Three huge snakes, including 9ft boa constrictor, abandoned in pillowcases on street

Three massive snakes including a nine feet long boa constrictor have been found dumped inside pillowcases and left in the street by a London petshop.

The reptiles could have given a nasty surprise to an unsuspecting member of the public walking along Barnet Road in Potters Bar on June 14.

And the snakes could have come to harm themselves but fortunately they were taken away by the RSPCA, reported HertsLive.

Staff at the reptile shop contacted the RSPCA to collect the snakes and now the organisation is appealing for information about how they came to be left there in the street.

The snakes abandoned in two pillow cases included a boa constrictor up to nine feet, a carpet python that was five feet, and a reticulated python that was six feet in length. They were collected by RSPCA inspector Mitchell Smith and taken to specialists to care for them.

Mr Smith said: “Fortunately they’re all in good condition and healthy, but whatever situation someone finds themselves in, abandoning an animal like this is never okay. There is no guarantee that an abandoned animal will be found or not become hurt or lost.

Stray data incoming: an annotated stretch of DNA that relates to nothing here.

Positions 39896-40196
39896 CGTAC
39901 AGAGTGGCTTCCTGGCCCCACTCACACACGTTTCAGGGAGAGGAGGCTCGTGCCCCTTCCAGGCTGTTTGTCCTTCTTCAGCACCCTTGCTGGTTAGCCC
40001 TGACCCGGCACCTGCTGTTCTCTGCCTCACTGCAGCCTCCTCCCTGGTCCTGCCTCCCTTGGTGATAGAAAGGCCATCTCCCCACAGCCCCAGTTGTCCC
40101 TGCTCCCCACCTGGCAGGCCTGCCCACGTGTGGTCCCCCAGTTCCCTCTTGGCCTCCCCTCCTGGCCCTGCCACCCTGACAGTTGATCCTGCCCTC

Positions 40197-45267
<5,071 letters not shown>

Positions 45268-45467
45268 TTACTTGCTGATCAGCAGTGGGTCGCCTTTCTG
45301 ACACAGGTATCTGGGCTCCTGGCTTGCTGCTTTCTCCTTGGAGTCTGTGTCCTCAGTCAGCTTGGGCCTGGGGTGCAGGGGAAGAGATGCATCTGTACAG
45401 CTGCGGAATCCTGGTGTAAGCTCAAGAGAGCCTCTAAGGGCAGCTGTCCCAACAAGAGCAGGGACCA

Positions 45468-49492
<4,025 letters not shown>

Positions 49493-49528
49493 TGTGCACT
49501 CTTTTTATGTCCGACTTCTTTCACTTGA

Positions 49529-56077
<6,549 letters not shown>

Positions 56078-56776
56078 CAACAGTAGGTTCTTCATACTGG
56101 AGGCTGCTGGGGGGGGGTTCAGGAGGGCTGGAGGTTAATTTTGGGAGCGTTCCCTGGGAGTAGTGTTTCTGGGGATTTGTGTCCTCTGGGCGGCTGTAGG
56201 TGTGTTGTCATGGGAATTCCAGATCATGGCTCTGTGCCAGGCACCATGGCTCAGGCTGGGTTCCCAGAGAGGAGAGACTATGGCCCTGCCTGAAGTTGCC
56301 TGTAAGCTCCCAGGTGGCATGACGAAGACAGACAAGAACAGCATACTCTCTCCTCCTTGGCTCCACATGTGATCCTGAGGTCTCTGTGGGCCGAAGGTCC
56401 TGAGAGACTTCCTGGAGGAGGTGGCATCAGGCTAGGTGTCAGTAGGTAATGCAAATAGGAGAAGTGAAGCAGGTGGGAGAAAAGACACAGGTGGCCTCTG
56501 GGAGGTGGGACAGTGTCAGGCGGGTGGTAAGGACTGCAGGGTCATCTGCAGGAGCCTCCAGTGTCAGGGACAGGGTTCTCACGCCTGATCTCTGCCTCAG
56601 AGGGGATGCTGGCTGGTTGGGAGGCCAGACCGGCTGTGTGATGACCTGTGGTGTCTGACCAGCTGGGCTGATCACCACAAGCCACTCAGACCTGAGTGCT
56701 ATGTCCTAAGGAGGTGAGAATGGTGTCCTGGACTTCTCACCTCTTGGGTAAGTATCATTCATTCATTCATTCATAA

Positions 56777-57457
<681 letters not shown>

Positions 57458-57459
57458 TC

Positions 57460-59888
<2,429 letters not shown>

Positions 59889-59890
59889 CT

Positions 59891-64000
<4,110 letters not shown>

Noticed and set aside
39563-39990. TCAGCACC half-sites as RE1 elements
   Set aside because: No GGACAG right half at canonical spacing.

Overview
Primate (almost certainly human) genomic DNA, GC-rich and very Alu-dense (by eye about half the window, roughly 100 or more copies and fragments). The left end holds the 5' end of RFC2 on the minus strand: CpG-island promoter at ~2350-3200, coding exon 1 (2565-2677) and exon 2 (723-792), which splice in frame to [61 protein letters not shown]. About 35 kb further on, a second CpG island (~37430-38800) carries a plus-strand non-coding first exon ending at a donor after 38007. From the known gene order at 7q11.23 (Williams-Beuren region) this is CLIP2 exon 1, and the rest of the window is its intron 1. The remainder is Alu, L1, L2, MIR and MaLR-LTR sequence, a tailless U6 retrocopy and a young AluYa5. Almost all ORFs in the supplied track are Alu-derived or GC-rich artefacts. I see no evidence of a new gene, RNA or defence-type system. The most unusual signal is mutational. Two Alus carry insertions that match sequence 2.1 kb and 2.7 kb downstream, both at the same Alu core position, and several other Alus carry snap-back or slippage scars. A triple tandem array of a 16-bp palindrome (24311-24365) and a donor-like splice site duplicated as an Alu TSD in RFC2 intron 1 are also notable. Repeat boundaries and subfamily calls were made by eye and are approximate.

“If someone is struggling to cope, there are lots of organisations who can help and we would urge anybody in a difficult situation to ask for help. If anyone has any information regarding the snakes we would ask them to contact me on the RSPCA appeal line on 0300 123 8018.”

The RSPCA is concerned about exotic pets whose owners are affected by the rise in the cost of living and other people who are unaware of how much of a commitment they can be.

This comes as earlier this month the RSPCA published the Animal Kindness Index, a report looking at the nation’s attitude towards animals.

The report, based on a YouGov survey of more than 4,000 UK adults, revealed that the rising cost of living and the cost of pet ownership could threaten our love for our pets.

There were 78% of pet owners saying they think the cost of living will impact their animals, almost seven out of 10 (68%) expressing concern that the cost of care was increasing, and a fifth (19%) worried about how they’ll afford to feed their pets.